Jung Pak ’96 provides expert analysis of Kim Jong Un
North Korean dictator Kim Jong Il had just suffered a stroke when Jung Pak ’96 joined the CIA as a political analyst specializing in Korea issues. “The stroke spurred the succession process,” Pak explains, “and that’s when [Kim Jong Il’s son] Kim Jong Un started to appear.”
Pak has been analyzing Kim Jong Un since his rise to power following his father’s death in December 2011. She later led the U.S. intelligence community’s strategic analysis as the deputy national intelligence officer for Korea at the National Intelligence Council. Based on her experience, Pak wrote the recent book Becoming Kim Jong Un: A Former CIA Officer’s Insights Into North Korea’s Enigmatic Young Dictator (Ballantine Books).
“I wanted to provide a fuller version of this leader who’s often caricatured in the media,” says Pak, who is now a senior fellow and the SK-Korea Foundation Chair in Korea Studies at the Brookings Institution. “I also wanted to put flesh and bones into this man who has such a huge impact on geopolitical dynamics.”
How would you describe Kim Jong Un?
Kim is prone to caricature, as was his father, because there’s little reliable information on the North Korean regime. There are few things that we can corroborate with confidence.
There is this tendency to look at him in this binary way: defensive or offensive, crazy or not crazy.
He is young, and he wants to be modern. But while he embraces technology and all of the accoutrements of modernity (such as amusement parks, restaurants, and smartphones), he, like his father and grandfather before him, wants to ensure that he alone controls the information that flows to his people. He’s also ambitious, but he’s constrained to a large extent by his history and what he inherited — a dictatorship and the infrastructure of repression that goes along with it. And he wants to ensure that he doesn’t squander his inheritance: the Kim family dynastic rule of a nuclear-armed North Korea.
Do you think he is unpredictable?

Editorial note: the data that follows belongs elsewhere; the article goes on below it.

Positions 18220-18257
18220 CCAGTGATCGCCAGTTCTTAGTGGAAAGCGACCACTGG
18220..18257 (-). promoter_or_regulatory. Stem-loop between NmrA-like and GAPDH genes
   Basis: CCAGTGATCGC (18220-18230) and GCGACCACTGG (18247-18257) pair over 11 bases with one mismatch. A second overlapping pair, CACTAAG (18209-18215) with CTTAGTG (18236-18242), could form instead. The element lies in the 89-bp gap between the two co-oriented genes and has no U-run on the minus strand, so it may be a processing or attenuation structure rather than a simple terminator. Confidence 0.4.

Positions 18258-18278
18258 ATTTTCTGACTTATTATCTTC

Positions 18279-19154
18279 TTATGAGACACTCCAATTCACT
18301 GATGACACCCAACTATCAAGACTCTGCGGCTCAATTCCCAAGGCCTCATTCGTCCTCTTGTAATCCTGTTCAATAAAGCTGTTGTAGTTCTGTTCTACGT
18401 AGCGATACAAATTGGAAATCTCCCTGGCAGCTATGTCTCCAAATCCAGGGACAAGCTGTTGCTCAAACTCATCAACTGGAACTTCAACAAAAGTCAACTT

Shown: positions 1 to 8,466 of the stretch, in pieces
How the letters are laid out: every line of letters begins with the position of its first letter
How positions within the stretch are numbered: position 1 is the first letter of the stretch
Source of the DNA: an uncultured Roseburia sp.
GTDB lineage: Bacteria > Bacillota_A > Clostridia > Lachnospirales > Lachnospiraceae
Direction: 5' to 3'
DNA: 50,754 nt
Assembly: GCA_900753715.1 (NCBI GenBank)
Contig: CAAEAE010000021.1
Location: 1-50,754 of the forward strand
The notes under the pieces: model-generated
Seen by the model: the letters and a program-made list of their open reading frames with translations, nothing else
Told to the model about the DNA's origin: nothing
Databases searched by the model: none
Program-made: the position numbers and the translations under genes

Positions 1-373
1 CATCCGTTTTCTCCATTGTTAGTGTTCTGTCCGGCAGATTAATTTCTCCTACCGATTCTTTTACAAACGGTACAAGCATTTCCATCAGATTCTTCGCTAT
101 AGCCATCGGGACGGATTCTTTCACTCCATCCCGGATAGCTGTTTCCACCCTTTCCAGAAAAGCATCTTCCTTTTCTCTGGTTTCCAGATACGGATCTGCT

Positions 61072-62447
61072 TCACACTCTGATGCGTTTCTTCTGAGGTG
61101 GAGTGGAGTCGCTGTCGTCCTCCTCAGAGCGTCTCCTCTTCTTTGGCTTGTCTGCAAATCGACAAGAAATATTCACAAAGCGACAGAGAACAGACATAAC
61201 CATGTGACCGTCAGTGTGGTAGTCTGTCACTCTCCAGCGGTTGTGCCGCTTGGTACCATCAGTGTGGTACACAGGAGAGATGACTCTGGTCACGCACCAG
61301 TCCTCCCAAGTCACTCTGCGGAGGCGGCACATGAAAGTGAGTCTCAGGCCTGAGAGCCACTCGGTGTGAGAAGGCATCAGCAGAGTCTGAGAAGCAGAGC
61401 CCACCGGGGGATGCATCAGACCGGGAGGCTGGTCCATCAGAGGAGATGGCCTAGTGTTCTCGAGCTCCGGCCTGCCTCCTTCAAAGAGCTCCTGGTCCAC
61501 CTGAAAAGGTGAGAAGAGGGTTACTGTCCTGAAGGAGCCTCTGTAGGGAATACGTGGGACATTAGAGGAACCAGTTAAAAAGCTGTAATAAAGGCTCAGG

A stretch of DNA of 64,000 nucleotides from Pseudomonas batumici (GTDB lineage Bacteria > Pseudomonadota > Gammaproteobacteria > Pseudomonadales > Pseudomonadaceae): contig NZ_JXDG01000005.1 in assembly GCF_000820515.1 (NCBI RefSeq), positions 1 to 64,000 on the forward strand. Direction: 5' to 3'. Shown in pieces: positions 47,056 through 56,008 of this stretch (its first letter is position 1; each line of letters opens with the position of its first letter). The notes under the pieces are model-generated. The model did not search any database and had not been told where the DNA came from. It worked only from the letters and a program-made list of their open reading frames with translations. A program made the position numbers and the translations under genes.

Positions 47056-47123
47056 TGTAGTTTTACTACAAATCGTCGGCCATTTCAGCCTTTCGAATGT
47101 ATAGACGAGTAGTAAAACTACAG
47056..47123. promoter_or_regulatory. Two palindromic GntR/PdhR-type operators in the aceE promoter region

Kim’s strategic approach is predictable in that he is unlikely to give up his nuclear weapons, so his actions will reflect that goal. But he is unpredictable in a tactical sense. Is he going to do a ballistic missile test today or tomorrow, a week or three months from now? Is he going to engage in negotiations with the U.S. or South Korea, and if so, what would be on the negotiating table and why? These are very tactical moves, but in the big picture, he is more predictable than most people realize.
At the start of this year, you told The Hill: “Kim is poised to increase his tough talk and belligerence in 2020.” Tell us more.
I would say Kim is going to be conducting additional missile tests and weapons demonstrations. He’s already said he is not bound by his self-imposed moratorium on intercontinental ballistic missile testing or nuclear testing. He is laying the groundwork for additional provocative actions that the North is willing to take and lay the blame on Washington for whatever bad things North Korea is going to do.
What are your thoughts on the U.S.’s current relationship with North Korea?
President Trump rushed into a decision to meet with Kim and has touted his personal relationship with him since 2018. So, this very difficult, complicated national security issue has been boiled down to how much the two men like or dislike each other.
Meanwhile, Kim has used summits to chip away at the sanctions that are in place to prevent proliferation of North Korean weapons of mass destruction technologies and to strangle the regime’s ability to generate hard currency to fund its illicit programs. The North is almost certainly improving its nuclear weapons capabilities, despite Kim’s relationship with Trump. In addition to producing more fissile materials for nuclear weapons, Pyongyang’s ballistic missiles are now more reliable, more mobile, and more dangerous.
Considering what you’ve told us, is there a positive endnote?
Having worked in the national security world, I’ve seen a lot of the national security infrastructure that we have built, the U.S. government’s expertise, the partnerships that we have with our allies, and how our diplomatic, military, and economic power contribute to stability and prosperity.